What the KSM Trial Distracts Us From

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It’s pretty clear by now that the 9/11 terror trials are going to be a media circus. The Senate Judiciary Committee hearing on the subject today is packed with reporters. But the trial of five 9/11 plotters is, to some extent, a distraction from the larger issue of how we should deal with detainees.

This morning, the Washington Postappears to have broken a significant news story without really knowing it,” writes Marc Ambinder. The Obama administration will continue to detain as many as 75 terrorist suspects without charge. If they think the ACLU and other civil liberties rights groups will be happy with that, they’re dreaming. But the right is going to slam the administration, too: Sen. Jeff Sessions (R-Alab.) is doing that now, saying that Obama’s moves show that “for the US fighting terrorism is not the priority it once was,” and that the administration thinks “we can return to a pre-9/11 mindset.”

The administration has chosen the worst of both worlds: it’s going to get hammered by the right for trying some terrorists and hammered by the left for not trying all of them. It’s not an enviable position, and it doesn’t seem to make much political sense.

DOES IT FEEL LIKE POLITICS IS AT A BREAKING POINT?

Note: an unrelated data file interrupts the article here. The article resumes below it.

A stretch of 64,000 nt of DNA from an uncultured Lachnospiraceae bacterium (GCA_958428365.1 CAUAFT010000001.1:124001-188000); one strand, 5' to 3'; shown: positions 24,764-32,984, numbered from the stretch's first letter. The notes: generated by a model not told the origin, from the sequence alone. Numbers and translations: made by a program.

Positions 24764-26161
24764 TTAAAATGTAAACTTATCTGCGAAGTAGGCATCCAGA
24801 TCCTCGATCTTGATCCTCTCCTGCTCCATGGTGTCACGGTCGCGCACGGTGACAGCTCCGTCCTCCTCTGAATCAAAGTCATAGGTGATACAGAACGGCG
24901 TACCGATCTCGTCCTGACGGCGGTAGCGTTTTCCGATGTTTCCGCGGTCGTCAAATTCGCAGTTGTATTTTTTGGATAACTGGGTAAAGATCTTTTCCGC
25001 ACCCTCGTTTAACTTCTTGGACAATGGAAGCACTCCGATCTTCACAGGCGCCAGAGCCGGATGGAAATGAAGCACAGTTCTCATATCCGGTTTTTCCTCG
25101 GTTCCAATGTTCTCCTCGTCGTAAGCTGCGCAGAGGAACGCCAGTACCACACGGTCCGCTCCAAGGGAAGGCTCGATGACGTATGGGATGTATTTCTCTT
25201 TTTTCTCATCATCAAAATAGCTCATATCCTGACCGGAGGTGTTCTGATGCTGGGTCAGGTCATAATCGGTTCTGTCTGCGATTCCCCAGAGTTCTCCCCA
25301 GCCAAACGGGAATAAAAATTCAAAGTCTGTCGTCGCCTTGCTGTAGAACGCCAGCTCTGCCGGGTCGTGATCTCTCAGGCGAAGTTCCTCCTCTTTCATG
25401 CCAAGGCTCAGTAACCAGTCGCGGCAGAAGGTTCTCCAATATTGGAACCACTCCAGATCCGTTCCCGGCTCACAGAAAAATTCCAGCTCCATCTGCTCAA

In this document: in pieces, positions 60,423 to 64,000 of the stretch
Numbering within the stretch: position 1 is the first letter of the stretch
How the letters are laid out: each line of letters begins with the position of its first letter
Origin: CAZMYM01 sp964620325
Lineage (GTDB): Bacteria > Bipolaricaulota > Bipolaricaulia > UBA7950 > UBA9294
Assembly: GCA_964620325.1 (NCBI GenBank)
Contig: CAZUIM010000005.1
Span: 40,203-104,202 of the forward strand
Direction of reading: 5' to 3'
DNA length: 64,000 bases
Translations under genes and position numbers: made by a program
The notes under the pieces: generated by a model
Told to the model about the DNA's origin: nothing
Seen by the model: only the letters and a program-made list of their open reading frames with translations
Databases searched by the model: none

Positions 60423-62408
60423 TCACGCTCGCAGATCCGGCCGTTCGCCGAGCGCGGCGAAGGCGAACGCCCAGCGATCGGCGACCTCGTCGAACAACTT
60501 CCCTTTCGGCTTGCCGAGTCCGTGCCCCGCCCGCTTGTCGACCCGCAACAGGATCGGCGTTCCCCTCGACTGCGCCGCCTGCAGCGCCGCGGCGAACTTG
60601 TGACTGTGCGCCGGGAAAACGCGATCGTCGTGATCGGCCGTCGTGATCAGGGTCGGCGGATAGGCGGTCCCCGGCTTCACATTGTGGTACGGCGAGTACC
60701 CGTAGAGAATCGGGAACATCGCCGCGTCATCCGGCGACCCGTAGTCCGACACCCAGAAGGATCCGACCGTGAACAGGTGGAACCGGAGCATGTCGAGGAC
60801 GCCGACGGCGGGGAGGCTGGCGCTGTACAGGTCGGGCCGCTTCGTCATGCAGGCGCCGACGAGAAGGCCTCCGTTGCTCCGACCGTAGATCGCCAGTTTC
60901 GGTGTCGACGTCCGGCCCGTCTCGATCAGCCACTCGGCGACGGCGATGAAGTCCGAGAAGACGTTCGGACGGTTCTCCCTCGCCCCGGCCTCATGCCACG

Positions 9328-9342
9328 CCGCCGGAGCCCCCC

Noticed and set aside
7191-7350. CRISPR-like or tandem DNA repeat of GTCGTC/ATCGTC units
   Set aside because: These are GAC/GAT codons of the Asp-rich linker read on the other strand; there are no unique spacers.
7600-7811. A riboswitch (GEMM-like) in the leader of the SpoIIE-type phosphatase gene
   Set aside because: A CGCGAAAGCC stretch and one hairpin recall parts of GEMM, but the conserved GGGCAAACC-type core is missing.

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It sure feels that way to me, and here at Mother Jones, we’ve been thinking a lot about what journalism needs to do differently, and how we can have the biggest impact.

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We aim to hire, build a team, and give them the time and space needed to understand how we got here and how we might get out. We want to dig into the forces and decisions that have allowed massive conflicts of interest, influence peddling, and win-at-all-costs politics to flourish.

It's unlike anything we've done, and we have seed funding to get started, but we're looking to raise $500,000 from readers by July when we'll be making key budgeting decisions—and the more resources we have by then, the deeper we can dig. If our plan sounds good to you, please help kickstart it with a tax-deductible donation today.

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Signed by Clara Jeffery

Clara Jeffery, Editor-in-Chief

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